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Weird DNS issue; any help?


I have a Windows 2000 domain with a couple 2003 Member Servers including an Exchange Server.  The domain controller is 2000.  There is another domain that we use for testing which is running via Virtual Server.  In the drop down list for domains on a client machine, it shows.  (I thought that might be important.)

Many of our client pc's can not connect to the 2003 Servers via netbios name or dns name.  There are times if I ping the entire name including suffix, it will work.  This is a sporadic issue too, which makes it tougher to chase down.  The DNS server is obviously the domain controller and it has the correct records for these two servers.

Why could this be happening?  I'm having to go around and add hosts file entries which I don't like doing!  :)
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1 Solution
This could be due to the client and/or servers in your LAN that have the ISP DNS address on their NICs rather than your own DNS.

Just to confirm:

1)  No ISP DNS address anywhere - on any NIC - inside your LAN.
2)  All zones in DNS to accept Dyamic Updates (Secure if only used for your domain-joined PCs).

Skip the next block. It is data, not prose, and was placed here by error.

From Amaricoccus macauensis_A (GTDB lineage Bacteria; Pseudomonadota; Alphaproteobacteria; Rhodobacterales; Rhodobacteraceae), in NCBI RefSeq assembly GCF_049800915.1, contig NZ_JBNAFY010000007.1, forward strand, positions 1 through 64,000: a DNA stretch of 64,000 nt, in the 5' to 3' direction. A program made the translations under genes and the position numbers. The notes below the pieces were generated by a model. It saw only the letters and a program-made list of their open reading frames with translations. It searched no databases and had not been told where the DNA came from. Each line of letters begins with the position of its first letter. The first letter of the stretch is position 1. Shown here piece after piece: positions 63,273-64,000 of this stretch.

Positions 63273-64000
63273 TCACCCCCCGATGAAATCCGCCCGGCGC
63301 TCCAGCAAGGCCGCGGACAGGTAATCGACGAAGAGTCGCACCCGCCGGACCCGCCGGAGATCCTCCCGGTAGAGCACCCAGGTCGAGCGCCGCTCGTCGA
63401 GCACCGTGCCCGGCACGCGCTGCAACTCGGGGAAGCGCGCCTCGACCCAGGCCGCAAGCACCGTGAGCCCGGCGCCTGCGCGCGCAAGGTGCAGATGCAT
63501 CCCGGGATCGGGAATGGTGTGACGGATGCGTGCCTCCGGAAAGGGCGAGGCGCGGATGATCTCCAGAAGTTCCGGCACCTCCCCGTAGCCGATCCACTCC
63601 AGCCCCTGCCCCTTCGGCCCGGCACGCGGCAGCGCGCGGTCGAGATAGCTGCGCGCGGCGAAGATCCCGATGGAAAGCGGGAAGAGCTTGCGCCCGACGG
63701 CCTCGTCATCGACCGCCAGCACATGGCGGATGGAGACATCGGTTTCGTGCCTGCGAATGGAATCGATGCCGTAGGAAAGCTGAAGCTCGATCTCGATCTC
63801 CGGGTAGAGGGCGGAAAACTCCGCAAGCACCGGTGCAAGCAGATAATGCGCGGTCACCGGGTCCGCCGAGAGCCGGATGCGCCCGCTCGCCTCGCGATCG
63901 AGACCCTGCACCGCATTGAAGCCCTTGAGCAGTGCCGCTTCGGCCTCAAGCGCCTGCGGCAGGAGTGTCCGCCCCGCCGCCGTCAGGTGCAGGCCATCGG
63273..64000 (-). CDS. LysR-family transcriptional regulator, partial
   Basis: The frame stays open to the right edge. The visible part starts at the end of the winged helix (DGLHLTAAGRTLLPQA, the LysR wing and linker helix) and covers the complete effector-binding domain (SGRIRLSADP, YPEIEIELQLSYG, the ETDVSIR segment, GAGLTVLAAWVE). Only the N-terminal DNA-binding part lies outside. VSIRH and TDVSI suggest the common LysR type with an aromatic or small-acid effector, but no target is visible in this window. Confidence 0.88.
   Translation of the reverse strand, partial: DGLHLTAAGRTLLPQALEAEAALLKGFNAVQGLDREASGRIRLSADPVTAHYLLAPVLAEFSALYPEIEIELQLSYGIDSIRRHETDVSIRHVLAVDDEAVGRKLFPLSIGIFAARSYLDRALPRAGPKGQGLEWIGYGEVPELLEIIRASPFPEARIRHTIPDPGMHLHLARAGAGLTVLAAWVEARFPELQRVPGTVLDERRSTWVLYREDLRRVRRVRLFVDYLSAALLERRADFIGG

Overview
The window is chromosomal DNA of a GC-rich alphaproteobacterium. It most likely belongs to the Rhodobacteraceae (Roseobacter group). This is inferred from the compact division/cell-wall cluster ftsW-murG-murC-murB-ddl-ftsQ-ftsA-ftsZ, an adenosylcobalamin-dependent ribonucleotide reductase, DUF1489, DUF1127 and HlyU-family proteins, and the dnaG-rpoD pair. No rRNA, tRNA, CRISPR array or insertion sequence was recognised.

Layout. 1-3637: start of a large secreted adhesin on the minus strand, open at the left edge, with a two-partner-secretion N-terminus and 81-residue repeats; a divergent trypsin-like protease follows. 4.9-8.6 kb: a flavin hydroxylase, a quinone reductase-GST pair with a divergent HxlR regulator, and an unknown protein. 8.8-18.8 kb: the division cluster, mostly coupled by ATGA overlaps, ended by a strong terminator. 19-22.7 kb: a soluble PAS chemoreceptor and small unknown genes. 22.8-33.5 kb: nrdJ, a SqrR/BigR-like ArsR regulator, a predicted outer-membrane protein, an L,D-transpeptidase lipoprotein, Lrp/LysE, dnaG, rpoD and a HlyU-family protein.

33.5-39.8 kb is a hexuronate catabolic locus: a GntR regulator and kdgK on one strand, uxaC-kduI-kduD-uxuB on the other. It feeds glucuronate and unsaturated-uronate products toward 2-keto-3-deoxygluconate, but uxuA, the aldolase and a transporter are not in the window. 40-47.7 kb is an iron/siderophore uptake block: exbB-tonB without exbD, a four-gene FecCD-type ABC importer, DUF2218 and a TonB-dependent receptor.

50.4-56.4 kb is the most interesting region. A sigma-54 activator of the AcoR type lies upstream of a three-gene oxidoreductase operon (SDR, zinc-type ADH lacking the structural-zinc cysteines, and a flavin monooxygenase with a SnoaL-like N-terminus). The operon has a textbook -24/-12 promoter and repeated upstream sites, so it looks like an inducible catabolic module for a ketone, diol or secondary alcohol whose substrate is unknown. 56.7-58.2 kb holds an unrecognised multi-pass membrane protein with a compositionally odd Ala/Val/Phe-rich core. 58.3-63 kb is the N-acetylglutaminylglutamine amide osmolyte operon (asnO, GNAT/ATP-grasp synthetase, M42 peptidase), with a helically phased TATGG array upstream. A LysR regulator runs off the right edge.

3)  All zones are AD Integrated.
4)  On the Forwarder tab - this is the only place to enter the ISP DNS addresses.
5)  DHCP should be checked to ensure the subnet mask, gateway and DNS entries are correct.  Options 003, 005 and 006 should be set.

Let us know.

wylde342Author Commented:
I believe you might have it Net.  Just to make sure, the Forwarder tab is in the properties of the DNS server correct?
Yes, you are correct.
wylde342Author Commented:

That was the fix.  Points!  If you wouldn't mind, why would that cause the issue?  There is no internet address for these unreachable servers?

What specifically out of the list did you change?

I'll take a guess that you had ISP addressing internally.

You have to understand AD a bit to understand why the ISP DNS server should not be used internally.  Starting in Windows 2000 with the introduction of AD, domains became DNS-based.  What this means in general terms is that your clients will now ALWAYS look to the DNS server when they are trying to find a service for domain-based transactions.  These services are Kerberos, LDAP, KPassword, and even DNS itself - to name only a few.  Anything that is a service creates a service (SRV) record in DNS to help client computers find resources in the domain.

If you introduce the ISP DNS into the network then the client will attempt to do a domain-based lookup to find a service from the ISP's server.  Since the ISP's server has absolutely no idea what is internal to your network then all internal lookups fail.  Since AD depends on DNS, then your clients cannot function within the domain since they cannot find the services they require.

You always use your internal DNS for everything inside your network.  The Forwarder simply tells your DNS server to send anything it cannot resolve and that it is NOT authoritative for (think your AD namespace) to an upstream server (your ISP).  This "Forwarding" is how your internal network is able to resolve Internet namespaces since they do not exist on your server.

Hope this helps a bit.

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